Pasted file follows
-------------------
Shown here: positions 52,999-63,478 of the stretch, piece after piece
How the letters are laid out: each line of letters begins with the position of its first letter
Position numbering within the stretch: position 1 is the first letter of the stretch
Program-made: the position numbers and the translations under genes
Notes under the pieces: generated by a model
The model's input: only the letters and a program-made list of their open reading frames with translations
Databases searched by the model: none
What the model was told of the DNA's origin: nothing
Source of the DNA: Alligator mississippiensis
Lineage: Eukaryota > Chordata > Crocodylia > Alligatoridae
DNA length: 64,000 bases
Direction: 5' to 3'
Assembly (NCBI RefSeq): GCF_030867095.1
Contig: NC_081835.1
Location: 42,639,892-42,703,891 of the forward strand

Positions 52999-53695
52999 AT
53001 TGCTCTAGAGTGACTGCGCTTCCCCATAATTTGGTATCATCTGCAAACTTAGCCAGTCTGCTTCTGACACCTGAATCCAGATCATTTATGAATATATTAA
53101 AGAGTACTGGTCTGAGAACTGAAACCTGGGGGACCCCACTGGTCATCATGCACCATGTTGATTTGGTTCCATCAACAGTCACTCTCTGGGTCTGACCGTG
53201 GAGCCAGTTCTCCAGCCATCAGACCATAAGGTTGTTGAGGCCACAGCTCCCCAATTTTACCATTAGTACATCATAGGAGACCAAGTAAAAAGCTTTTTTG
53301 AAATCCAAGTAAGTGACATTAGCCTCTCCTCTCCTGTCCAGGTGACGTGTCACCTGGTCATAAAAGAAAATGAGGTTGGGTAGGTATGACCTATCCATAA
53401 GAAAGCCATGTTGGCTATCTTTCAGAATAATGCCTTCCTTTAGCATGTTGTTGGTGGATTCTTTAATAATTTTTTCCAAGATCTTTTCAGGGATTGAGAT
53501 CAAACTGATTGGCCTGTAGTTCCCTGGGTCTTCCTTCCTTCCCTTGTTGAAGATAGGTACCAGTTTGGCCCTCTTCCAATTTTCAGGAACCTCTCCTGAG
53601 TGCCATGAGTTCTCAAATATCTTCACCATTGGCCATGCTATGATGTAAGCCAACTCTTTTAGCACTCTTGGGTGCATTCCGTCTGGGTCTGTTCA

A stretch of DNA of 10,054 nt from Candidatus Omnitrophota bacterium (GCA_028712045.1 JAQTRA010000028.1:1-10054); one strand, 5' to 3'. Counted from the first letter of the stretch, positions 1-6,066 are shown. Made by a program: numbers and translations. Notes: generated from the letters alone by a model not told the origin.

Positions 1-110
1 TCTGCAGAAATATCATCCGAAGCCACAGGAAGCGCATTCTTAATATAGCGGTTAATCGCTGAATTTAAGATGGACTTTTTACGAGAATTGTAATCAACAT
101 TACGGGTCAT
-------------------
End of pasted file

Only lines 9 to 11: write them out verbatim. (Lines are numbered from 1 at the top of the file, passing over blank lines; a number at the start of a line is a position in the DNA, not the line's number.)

Source of the DNA: Alligator mississippiensis
Lineage: Eukaryota > Chordata > Crocodylia > Alligatoridae
DNA length: 64,000 bases